Created by sebastien.popoff on 07/08/2019
Tutorials Spatial Light Modulators
Setting up a DMD/SLM: Aberration effectsDigital Micromirror Devices (DMDs) are amplitude only (binary) modulators, however, pretty much like liquid crystal modulators, they introduce some phase distortion. Practically, it means that if one illuminates the modulator with a plane wave, even when all the pixels are set to the same value, the wavefront shows phase distortions after reflection. That can be detrimental, especially when working in a plane conjugated with the Fourier plane of the DMD surface. Fortunately, using the Lee hologram method or the superpixel method, one can achieve phase modulation. I present here how to use Lee holograms to characterize and compensate for aberrations when using a DMD. This approach can also be applied for compensating for aberration effects in other types of Spatial Light Modulators, such as liquid crystal ones. |
Created by sebastien.popoff on 22/06/2019
Wavefront Shaping in Complex Media for Linear Analog ComputationSebastien M. PopoffPR'19: Photorefractive Photonics and beyond (Gerardmer, France), June 21 2019Abstract: Performing linear operations using optical devices is a crucial building block in many fields ranging from telecommunications to optical analog computation and machine learning. For many of these applications, key requirements are robustness to fabrication inaccuracies, reconfigurability, and scalability. Traditionally, the conformation or the structure of the medium is optimized in order to perform a given desired operation. Since the advent of wavefront shaping, we know that the complexity of a given operation can be shifted toward the engineering of the wavefront, allowing, for example, to use any random medium as a lens. We propose to use this approach to use complex optical media such as multimode fibers or scattering media as a computational platform driven by wavefront shaping to perform analog linear operations. Given a large random transmission matrix representing the light propagation in such a medium, we can extract any desired smaller linear operator by finding suitable input and output projectors. We demonstrate this concept by finding input wavefronts using a Spatial Light Modulator that causes the complex medium to act as a desired complex-valued linear operator on the optical field. |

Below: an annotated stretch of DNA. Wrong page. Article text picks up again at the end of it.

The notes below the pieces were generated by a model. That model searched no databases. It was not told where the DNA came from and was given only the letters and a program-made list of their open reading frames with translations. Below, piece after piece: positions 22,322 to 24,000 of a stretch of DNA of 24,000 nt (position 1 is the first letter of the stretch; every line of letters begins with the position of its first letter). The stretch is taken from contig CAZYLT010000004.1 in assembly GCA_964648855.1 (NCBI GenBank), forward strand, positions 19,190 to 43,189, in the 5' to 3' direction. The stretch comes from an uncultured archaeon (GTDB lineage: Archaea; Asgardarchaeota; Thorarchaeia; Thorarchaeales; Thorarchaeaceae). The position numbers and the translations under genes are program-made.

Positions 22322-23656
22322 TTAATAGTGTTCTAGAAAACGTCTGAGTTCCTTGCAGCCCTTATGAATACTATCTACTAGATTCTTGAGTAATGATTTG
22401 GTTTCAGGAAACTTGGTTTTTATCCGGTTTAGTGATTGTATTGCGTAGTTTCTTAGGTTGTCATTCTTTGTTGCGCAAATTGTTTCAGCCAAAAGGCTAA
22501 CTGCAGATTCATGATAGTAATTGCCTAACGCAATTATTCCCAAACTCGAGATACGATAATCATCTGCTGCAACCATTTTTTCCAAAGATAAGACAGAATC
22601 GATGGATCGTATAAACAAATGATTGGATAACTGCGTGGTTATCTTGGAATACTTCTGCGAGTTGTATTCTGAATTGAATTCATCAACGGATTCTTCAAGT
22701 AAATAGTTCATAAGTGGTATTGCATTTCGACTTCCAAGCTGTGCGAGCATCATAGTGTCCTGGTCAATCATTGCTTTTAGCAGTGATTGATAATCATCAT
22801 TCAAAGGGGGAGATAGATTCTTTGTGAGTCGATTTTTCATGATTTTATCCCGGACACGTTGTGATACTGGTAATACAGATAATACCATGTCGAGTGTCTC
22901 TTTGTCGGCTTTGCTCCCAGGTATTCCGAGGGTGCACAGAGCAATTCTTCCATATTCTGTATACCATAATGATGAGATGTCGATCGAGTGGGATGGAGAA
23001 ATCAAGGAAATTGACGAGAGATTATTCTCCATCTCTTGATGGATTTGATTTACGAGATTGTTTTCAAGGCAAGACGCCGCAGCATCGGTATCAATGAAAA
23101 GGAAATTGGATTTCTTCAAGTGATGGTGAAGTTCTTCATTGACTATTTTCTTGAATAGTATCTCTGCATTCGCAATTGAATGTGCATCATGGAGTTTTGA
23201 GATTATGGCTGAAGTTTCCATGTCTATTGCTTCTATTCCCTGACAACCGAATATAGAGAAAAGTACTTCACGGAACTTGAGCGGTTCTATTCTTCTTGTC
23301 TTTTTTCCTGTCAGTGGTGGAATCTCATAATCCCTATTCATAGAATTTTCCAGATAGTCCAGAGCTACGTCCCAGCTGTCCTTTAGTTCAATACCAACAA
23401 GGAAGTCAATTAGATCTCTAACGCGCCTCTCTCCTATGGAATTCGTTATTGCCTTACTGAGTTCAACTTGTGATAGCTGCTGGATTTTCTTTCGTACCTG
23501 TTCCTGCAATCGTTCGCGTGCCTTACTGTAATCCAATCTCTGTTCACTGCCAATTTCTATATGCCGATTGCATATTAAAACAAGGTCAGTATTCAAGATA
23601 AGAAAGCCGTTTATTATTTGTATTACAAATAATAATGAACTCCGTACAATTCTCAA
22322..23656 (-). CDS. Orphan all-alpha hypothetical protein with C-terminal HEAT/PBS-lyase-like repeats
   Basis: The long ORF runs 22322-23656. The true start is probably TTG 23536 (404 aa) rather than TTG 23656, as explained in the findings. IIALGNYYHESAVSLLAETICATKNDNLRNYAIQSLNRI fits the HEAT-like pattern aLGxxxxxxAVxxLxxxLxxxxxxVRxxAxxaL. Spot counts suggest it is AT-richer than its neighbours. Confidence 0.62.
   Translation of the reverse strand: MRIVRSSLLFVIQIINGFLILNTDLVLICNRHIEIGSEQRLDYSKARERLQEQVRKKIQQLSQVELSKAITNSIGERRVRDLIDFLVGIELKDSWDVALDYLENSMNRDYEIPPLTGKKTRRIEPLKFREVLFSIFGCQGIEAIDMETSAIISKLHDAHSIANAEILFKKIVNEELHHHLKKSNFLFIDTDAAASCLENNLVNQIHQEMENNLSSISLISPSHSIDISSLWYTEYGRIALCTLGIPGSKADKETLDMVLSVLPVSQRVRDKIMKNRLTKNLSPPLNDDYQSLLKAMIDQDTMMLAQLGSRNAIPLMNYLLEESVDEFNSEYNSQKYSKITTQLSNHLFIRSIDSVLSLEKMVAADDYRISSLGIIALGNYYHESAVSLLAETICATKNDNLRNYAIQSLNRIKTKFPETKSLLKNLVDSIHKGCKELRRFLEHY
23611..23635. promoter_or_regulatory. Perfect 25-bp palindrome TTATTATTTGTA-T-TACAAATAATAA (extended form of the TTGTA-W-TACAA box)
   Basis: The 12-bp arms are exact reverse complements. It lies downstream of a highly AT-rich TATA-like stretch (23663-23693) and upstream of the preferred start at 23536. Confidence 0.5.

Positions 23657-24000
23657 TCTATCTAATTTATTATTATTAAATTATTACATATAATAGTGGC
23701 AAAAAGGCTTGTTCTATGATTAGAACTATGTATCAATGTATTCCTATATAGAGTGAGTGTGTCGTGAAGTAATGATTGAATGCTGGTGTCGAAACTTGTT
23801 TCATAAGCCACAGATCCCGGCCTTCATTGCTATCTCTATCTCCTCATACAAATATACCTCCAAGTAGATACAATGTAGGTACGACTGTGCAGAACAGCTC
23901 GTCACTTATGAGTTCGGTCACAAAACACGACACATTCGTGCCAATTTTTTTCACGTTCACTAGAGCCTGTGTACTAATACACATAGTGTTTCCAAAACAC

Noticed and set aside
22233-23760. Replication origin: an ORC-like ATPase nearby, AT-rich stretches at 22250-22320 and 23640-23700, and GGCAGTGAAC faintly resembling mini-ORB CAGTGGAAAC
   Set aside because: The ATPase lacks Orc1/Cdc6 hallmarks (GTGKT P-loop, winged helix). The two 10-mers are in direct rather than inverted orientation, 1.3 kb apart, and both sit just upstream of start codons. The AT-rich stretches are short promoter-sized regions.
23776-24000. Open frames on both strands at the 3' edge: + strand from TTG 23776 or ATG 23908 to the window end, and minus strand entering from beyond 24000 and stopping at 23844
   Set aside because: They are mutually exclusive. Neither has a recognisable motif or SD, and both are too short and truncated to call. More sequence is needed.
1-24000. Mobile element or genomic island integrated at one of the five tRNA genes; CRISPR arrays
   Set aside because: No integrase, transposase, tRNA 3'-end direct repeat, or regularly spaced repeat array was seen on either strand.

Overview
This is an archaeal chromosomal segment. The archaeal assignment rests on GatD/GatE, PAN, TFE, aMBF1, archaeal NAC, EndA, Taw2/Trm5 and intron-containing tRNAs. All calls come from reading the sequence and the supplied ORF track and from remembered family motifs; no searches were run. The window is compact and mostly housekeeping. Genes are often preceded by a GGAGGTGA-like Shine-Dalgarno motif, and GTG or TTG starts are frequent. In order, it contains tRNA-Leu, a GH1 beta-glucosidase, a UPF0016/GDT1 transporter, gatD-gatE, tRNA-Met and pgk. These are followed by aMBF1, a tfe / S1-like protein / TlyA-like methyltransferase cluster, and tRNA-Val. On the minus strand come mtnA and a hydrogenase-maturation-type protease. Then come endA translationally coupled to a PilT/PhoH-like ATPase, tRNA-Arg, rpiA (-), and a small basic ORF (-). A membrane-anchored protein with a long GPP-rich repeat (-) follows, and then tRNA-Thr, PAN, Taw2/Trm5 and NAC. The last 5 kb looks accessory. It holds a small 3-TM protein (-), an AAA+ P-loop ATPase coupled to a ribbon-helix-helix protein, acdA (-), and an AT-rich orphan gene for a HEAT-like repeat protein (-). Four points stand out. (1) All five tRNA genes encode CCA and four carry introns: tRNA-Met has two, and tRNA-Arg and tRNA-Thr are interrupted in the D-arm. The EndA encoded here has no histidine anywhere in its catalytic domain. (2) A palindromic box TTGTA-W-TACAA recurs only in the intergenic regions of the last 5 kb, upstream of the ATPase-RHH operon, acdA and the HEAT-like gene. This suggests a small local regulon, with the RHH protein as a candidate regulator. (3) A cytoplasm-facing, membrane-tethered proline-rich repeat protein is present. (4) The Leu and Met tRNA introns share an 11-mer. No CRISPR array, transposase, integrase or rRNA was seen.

Created by sebastien.popoff on 26/05/2019
Compare Different Methods of Modes Estimation of Bent Multimode Fibers with pyMMFIn a previous tutorial, I explained how to calculate the modes of a bent multimode fibers. I introduced two methods, following the approach published in [M. Plöschner, T. Tyc, and T. Čižmár, Nat. Photon. (2015)]. In this short tutorial, I show how to use pyMMF to simulate bent fibers and compare the two different methods. A Jupyter notebook can be found on my Github account: compare_bending_methods.ipynb. |
Created by sebastien.popoff on 22/05/2019
Semidefinite Programming for Intensity Only Estimation of the Transmission Matrix
The possibility of measuring the transmission matrix using intensity only measurements is a much sought-after feature as it allows us not to rely on interferometry. Interferometry usually requires laboratory-grade stability difficult to obtain for real-world applications. Typically, we want to be able to retrieve the transmission matrix from a set of pairs composed of input masks and output intensity patterns. However, this problem, which corresponds to a phase-retrieval problem, is not convex, hence difficult to solve using standard techniques. The idea proposed in [I. Waldspurger et al., Math. Program (2015)] is to relax some constraints to approximate the problem to a convex one that can be solved using the semidefinite programming approach. I briefly detail the approach and provide an example of the procedure to reconstruct the transmission matrix using Python. A Jupyter notebook can be found on my Github account: semidefiniteTM_example.ipynb. |